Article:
Not all VA benefits are available to all veterans. Some, like the Aid and Attendance Benefit, have very specific requirements for those who may be eligible to receive financial assistance. For veterans, regardless of age, if they require any type of home care, and if they don’t have solid financial resources to pay for it, they might want to consider looking into the Aid and Attendance Benefit.
This pension was developed following World War I.
Initially it was a way to help soldiers get the care they needed at home because of injuries and disabilities sustained in battle. It expanded through the years and now provides coverage to qualifying veterans, regardless of when they were injured or disabled.
An elderly veteran, for example, who is struggling to take care of himself because of diminished strength as a natural process of aging may be able to receive financial support pay for home care aide.
What are the qualifications for this pension?
First, a veteran needs to have served at least one day active duty during a time of ‘official combat.’ This means a veteran who served their first day of active duty on the last day of the official engagement of United States in the Korean War would qualify based on this provision.
Active combat is defined by the government as World War II, the Korean War, the Vietnam War, and the Gulf War. If the veteran served during the Gulf War, they need to have served at least two years active duty, otherwise it’s 90 days.
Second, a veteran needs to have limited financial resources. Their combined income and assets, not specifically including a primary residence (though this is determined on a case-by-case basis) cannot exceed $119,000. If the veteran is renting a house or apartment, if their pension barely covers their basic living expenses, they might want to look into this as a potential benefit.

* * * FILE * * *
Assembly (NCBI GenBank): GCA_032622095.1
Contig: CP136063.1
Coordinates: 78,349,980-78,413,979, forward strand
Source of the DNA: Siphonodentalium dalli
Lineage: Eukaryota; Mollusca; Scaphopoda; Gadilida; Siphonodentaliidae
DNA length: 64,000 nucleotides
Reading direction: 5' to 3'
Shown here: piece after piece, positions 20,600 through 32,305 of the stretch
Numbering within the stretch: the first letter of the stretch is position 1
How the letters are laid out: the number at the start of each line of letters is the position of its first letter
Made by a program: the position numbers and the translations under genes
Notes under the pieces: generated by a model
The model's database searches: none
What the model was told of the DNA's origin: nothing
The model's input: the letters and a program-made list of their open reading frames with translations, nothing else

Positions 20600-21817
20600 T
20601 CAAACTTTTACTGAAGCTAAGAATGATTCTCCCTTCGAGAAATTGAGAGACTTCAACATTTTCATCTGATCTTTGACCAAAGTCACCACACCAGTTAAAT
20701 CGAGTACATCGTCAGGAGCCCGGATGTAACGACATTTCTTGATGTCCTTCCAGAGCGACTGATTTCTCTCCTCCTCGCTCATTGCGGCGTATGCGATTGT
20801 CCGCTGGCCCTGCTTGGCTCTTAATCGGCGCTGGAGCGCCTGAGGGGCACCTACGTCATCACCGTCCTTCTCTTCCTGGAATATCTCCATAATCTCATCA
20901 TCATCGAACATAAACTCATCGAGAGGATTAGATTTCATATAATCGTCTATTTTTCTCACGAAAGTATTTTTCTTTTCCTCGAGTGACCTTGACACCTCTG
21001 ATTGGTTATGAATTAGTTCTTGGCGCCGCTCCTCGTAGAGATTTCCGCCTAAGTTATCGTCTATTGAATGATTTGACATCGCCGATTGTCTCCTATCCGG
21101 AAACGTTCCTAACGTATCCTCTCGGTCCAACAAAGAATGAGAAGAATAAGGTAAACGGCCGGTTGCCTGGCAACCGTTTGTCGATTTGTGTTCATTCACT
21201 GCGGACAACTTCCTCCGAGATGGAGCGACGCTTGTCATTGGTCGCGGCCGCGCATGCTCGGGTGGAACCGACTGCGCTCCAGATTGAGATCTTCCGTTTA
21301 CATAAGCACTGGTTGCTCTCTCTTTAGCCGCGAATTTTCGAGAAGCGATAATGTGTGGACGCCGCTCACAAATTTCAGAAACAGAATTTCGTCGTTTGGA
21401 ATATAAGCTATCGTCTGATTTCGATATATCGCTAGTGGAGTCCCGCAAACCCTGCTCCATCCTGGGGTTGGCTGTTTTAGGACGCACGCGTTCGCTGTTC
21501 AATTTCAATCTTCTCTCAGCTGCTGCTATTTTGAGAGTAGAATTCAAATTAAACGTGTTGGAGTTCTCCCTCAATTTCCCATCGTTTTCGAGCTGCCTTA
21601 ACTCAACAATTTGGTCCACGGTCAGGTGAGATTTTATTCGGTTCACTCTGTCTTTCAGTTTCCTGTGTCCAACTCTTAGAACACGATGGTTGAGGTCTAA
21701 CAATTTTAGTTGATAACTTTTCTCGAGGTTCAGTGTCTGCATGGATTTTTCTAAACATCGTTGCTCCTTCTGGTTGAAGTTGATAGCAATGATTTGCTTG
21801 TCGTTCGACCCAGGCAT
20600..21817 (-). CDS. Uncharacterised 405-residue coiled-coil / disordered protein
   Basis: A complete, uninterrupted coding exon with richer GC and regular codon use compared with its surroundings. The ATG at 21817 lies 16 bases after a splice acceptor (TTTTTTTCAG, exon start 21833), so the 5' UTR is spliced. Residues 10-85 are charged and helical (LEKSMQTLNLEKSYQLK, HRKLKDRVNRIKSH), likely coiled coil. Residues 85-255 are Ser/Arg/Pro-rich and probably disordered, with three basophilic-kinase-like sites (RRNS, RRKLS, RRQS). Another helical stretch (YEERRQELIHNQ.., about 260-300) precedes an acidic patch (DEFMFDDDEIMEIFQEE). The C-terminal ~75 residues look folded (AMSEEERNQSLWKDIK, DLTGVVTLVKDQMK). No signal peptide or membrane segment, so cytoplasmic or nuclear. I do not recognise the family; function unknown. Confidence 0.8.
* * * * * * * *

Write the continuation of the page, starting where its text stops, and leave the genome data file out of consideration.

Third, the veteran must prove home care is needed at this point in his or her life. This can be done in many different ways. If a doctor or other professional has recommended home care services, and if that professional is willing to write a letter of recommendation, that can go a long way toward proving to the review board that this is necessary right now.
A veteran, his or her dependents, including a spouse, or even widows of qualifying veterans may be eligible for the Aid and Attendance Benefit.
If you or an elderly loved one are considering home care for an aging veteran in High Bridge, NJ, or the surrounding areas, call the caring professionals at Comfort Keepers of Flemington, NJ. Call today (908) 806-2220.
Comfort Keepers of Flemington, New Jersey, has a team of eight support staff who will be your primary contacts and your advocates.
Nancy Hmieleski, R.N., C., B.S, is the Director of Nursing and supervises the Certified Home Health Aides (CHHA) that work out of the Comfort Keepers Flemington office. Pat Corlett, RN, is the Case Manager.
General Manager Rebecca Tenore, Client Care Coordinators; Suzanne M. White, Kelly Balodis, Christine Lehr, along with Office Assistant, Nancy Russell, are available 24 hours a day, seven days a week, 365 days per year to answer your questions. You will hear a friendly voice no matter when you call.
Latest posts by Marc Jeffries (see all)
- VA Benefits Can Be an Asset to Qualifying Veterans Who Need Home Care Support - January 22, 2018
- Relying on Neighbors to Keep Seniors Safer at Home - December 22, 2017
- The Number One Option People Need to Consider Is a Home Care Aide - November 27, 2017